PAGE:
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Experimental Climate Warming Reduces Floral Resources and Alters Insect Visitation and Wildflower Seed Set in a Cereal Agro-Ecosystem

Lookup NU author(s): Dr Ellen MossORCiD, Professor Darren Evans



This work is licensed under a Creative Commons Attribution 4.0 International License (CC BY 4.0).


Declines in pollinating insects and wildflowers have been well documented in recent years. Climate change is an emerging threat to insect pollinators and their food plants, but little is known about how whole communities of interacting species will be affected or what impacts there may be on ecosystem services such as pollination. Using a novel open-air field experiment, we simulated an increase in temperature of 1.5°C and rainwater of 40% for two growing seasons to investigate how climate change may impact several within-field features of temperate arable agro-ecosystems: (1) wildflower floral resources; (2) insect visitation; (3) flower-visitor network structure; and (4) wildflower seed set. Experimental warming reduced total floral abundance by nearly 40%, and nectar volumes by over 60% for two species. The species richness of the visiting insects and flowering plants (dominated by annuals) were unaffected by warming, and while a negative impact on visitor abundance was observed, this effect appears to have been mediated by different community compositions between years. Warming increased the frequency of visits to flowers and the complexity of the flower-visitor interaction networks. Wildflower seed set was reduced in terms of seed number and/or weight in four of the five species examined. Increased rainwater did not ameliorate any of these effects. These findings demonstrate the adverse impacts that climate warming might have on annual wildflowers in arable systems and the pollinating insects that feed on them, highlighting several mechanisms that could drive changes in community composition over time. The results also reveal how cascading impacts within communities can accumulate to affect ecosystem functioning.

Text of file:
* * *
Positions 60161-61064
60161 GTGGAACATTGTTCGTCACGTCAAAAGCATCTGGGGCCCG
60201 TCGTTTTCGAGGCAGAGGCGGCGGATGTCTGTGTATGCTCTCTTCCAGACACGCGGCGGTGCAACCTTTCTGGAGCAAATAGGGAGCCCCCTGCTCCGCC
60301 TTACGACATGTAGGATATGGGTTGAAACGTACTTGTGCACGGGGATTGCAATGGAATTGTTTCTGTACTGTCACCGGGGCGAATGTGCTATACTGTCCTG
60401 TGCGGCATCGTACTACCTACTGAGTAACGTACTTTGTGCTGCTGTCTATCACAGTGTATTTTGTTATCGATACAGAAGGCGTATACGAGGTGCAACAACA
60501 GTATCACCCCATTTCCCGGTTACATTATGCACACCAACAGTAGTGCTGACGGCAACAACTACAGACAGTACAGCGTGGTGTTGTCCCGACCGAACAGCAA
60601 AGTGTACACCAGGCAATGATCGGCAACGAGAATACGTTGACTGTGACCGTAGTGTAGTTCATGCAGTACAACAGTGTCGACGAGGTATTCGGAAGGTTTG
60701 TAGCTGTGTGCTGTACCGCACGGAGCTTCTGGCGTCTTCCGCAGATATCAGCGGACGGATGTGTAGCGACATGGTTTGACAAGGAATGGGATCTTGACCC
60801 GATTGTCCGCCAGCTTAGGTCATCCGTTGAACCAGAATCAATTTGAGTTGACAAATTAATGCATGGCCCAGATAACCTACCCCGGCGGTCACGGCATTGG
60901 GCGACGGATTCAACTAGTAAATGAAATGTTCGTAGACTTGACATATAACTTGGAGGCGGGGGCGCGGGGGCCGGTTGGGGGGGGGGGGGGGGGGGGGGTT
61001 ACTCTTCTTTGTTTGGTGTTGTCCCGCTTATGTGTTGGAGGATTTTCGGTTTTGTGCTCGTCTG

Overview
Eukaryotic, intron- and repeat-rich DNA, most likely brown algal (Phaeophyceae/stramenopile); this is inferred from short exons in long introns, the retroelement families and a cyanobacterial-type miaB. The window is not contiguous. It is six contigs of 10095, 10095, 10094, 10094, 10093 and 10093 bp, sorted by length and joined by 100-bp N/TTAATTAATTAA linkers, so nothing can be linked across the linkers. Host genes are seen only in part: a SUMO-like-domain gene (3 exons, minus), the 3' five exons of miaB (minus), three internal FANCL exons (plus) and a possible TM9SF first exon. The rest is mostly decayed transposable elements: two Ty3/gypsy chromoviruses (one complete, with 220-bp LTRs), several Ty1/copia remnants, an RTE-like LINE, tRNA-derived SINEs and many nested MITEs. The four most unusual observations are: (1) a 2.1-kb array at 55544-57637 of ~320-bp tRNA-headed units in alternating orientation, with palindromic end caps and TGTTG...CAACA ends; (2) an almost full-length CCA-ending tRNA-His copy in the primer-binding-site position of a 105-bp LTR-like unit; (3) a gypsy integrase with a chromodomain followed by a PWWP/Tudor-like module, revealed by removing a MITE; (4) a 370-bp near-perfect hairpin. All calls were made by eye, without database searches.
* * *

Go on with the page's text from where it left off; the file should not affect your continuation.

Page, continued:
Publication metadata

Author(s): Moss ED, Evans DM

Publication type: Article

Publication status: Published

Journal: Frontiers in Plant Science

Year: 2022

Volume: 13

Online publication date: 23/02/2022

Acceptance date: 18/01/2022

Date deposited: 24/02/2022

ISSN (electronic): 1664-462X

Publisher: Frontiers Research Foundation


DOI: 10.3389/fpls.2022.826205


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Funder referenceFunder name
CHL\R1\ 180156